Florida man allegedly posed as breast cancer patient to steal from nonprofits


Inset: Timothy Bartlett Volusia County Jail booking photo. Background: Timothy Bartlett arrest, Volusia County Sheriffs Facebook.

Inset: Timothy Bartlett booking photo (Volusia County Jail). Background: Timothy Bartlett arrest (Volusia County Sheriff’s Office Facebook).

A man who allegedly posed as a woman with breast cancer and defrauded nonprofit organizations who assist real cancer patients struggling to pay their bills as they undergo treatment or are in recovery has been arrested in Florida.

Timothy Bartlett, 68, of Deltona, stole $5,000 in assistance from at least one Florida nonprofit providing those services, according to a statement from Mike Chitwood of the Volusia County Sheriff’s Office.

Detectives said Bartlett also “ran the same scam to defraud four other nonprofits in Massachusetts, New Hampshire, Tennessee and Wisconsin,” according to Chitwood.

Bartlett is now detained on $20,500 bond.

“This is our scumbag of the week. I mean, you can’t get much lower than this,” Chitwood told local Fox affiliate WOFL

“How low can you go. Money is meant for folks who are trying to beat cancer and can’t pay their bills,” he added.

In an arrest affidavit reviewed by Law&Crime on Tuesday, police said the owner of a nonprofit known as The Lyn Fund, Edwinna Morrin, contacted the Volusia County Sheriff’s Office in early April reporting that she bad received a troubling tip tied to a person who had reached out to her for cash assistance.

It happened in March, Morrin said, when she received an application via email from a woman who called herself “Sally Holmes.”

“Holmes” told Morrin she was being treated for breast cancer and had been unemployed since January. On the application, “Holmes” listed her address in Wesley Chapel, Florida, and listed a landlord — Timothy Bartlett of Deltona.

Not long after, Morrin told police she “received a call from an anonymous source” who advised her that Bartlett did not own any rental properties and was “part of a group engaged in scamming charities out of funds by submitting fraudulent applications,” a police affidavit states.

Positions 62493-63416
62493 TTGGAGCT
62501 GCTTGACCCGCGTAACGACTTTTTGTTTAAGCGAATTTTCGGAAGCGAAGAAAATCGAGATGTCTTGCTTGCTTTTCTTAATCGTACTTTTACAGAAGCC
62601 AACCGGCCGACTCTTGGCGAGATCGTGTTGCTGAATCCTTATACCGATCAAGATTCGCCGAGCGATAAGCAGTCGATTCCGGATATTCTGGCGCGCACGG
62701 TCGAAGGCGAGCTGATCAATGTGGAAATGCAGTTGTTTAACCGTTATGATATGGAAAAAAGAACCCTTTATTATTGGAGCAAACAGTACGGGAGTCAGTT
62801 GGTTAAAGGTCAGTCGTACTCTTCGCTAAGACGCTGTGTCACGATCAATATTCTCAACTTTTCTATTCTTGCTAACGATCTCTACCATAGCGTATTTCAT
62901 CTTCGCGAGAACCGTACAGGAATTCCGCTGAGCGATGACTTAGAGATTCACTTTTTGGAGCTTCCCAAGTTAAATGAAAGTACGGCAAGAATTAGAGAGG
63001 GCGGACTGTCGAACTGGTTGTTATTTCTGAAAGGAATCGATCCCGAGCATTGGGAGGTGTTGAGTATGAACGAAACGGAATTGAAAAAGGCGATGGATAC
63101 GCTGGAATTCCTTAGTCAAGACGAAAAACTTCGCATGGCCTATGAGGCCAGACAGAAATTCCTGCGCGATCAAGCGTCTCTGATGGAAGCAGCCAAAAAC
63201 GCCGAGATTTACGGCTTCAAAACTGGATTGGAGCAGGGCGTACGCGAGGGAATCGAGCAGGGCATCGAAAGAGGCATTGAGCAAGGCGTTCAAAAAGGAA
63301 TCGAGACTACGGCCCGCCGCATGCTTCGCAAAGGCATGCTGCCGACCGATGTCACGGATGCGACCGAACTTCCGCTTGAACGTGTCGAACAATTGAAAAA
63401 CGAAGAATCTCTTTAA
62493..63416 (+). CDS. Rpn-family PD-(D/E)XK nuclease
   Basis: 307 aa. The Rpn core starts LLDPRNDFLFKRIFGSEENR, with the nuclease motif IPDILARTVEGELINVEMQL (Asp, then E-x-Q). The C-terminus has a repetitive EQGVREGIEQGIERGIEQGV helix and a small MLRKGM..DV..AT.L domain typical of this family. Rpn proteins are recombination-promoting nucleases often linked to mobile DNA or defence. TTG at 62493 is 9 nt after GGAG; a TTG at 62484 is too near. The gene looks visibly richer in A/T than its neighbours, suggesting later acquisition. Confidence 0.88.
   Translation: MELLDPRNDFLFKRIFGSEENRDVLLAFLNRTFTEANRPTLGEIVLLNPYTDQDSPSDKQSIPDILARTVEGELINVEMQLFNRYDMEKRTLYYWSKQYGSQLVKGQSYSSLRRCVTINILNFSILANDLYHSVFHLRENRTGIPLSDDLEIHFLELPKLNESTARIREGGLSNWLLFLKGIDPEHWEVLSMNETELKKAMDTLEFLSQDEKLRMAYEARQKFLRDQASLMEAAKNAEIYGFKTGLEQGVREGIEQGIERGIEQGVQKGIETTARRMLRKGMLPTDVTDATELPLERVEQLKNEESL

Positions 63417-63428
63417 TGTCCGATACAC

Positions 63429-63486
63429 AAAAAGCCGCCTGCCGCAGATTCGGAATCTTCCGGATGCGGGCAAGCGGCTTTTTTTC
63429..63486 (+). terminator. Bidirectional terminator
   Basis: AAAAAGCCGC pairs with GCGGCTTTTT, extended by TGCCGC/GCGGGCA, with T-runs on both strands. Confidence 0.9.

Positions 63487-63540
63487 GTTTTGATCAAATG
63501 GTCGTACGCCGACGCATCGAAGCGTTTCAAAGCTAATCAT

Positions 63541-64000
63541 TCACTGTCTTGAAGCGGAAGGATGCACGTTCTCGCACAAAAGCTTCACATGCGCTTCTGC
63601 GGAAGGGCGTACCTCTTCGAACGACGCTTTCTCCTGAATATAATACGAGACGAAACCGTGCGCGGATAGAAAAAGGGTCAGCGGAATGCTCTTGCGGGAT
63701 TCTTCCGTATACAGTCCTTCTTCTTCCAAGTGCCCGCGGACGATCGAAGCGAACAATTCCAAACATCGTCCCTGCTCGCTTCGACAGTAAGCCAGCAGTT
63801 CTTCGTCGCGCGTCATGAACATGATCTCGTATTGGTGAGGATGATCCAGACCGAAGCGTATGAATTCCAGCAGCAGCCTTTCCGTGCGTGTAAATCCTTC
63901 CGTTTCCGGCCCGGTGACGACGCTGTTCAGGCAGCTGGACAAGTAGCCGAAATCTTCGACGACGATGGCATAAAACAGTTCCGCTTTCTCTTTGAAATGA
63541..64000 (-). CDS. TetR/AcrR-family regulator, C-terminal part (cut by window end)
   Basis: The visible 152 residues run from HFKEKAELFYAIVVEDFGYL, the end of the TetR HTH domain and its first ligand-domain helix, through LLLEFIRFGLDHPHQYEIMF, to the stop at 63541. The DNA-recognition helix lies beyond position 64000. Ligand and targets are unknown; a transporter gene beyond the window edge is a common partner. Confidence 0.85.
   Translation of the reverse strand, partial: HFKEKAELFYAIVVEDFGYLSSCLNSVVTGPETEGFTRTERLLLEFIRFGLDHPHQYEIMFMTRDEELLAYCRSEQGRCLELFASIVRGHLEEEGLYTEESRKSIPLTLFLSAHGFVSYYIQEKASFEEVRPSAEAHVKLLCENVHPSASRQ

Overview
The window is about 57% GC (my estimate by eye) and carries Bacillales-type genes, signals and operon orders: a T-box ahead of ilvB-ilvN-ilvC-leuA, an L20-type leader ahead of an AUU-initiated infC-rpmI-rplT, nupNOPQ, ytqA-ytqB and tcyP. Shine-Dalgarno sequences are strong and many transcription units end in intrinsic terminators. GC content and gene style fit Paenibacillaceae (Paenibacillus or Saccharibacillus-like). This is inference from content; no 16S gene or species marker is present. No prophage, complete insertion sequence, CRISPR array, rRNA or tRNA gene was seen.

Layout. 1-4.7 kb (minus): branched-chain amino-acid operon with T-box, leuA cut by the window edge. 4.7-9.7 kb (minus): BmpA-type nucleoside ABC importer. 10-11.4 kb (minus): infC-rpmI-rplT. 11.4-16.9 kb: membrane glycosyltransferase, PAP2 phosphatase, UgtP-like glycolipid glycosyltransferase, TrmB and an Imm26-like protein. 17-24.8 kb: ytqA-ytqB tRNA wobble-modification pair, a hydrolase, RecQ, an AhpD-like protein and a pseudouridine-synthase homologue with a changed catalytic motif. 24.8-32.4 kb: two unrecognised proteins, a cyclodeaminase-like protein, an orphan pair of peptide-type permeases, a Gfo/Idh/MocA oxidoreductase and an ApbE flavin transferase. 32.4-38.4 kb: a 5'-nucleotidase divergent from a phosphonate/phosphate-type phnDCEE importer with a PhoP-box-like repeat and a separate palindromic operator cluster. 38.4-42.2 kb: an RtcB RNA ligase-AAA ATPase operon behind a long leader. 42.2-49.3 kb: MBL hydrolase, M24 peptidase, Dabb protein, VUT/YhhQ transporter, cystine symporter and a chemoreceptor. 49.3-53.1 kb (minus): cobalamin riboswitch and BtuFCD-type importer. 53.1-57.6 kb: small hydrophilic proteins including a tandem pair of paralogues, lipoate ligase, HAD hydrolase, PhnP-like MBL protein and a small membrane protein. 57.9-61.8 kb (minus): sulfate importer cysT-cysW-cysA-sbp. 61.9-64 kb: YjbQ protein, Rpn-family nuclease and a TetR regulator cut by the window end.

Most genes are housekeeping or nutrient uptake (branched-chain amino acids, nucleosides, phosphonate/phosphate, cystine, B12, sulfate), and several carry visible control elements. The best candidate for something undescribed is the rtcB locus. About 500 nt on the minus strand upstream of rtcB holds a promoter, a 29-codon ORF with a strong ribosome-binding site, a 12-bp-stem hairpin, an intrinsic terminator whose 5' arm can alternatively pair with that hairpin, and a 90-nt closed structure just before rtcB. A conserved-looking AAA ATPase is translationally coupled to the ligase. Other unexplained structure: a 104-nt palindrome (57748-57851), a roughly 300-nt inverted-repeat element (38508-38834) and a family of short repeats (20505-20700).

Though she had only done a “cursory” check when Bartlett — allegedly posing as “Holmes” — first contacted her — a deeper dive helped her determine that a phone number listed on the “Sally Holmes” application was not in service and information provided for a supposed medical provider was also false.

The address in Wesley Chapel was also traced back to a vacant commercial property, police said.

Once Morrin realized she may have been duped, police said that she contacted the New Hampshire Breast Cancer Coalition, the Tennessee Breast Cancer Coalition, the Wisconsin Ovarian Cancer Alliance and a cancer patient assistance nonprofit known as Sophia’s Fund in Massachusetts.

They all believed they had been victims too, Morrin told police.

Thus far detectives said Bartlett received just $5,000 as part of his scam but an investigation is still pending.

“We’ve just scratched the surface of how this may run, but it’s pretty disgusting. I mean, like I said, he’s going to be a real scumbag to go out and do something like this. He’s in a good place right now. He should rot in that jail cell,” Sheriff Chitwood said.

Per the police affidavit, detectives showed up on Bartlett’s doorstep in Deltona on May 23 and told him they were investigating “a potentially fraudulent banking transaction.”

Bartlett was willing to voluntarily answer questions, according to arrest records, and he also reviewed photocopies of checks he had allegedly received while posing as cancer patient “Joshlynn Jackson.”

Police said they determined “Joshlynn Jackson” was not a real person after investigating the numbers, work references and other personal details Bartlett used on an application when he targeted the Wisconsin Ovarian Cancer Alliance.

While reviewing a check he received meant for “Joshlynn Jackson’s” rent, police said Bartlett bizarrely told them he recalled “seeing the letter and knew the check was intended for Jackson’s landlord” but he denied knowing any “Joshlynn Jackson” directly.

Bartlett told police he also wasn’t Jackson’s landlord.

When the detective asked Bartlett “if he thought it was odd that he received a check which obviously was intended for Jackson’s landlord if he was not Jackson’s landlord and did not know her,” Bartlett launched into an explanation about running a home business where he “cashes checks for people.”

Police said when they asked him to elaborate, he meandered through a reply about handling “papers and things for people.” Police conducted a search of the Florida Division of Corporations to verify if Bartlett was running a business from his home after that initial interview and concluded he was not.

Bartlett is charged with organized scheme to defraud under $20,000 and grand theft. Jail records show he is also being charged with a misdemeanor for operating a vehicle with a suspended license.

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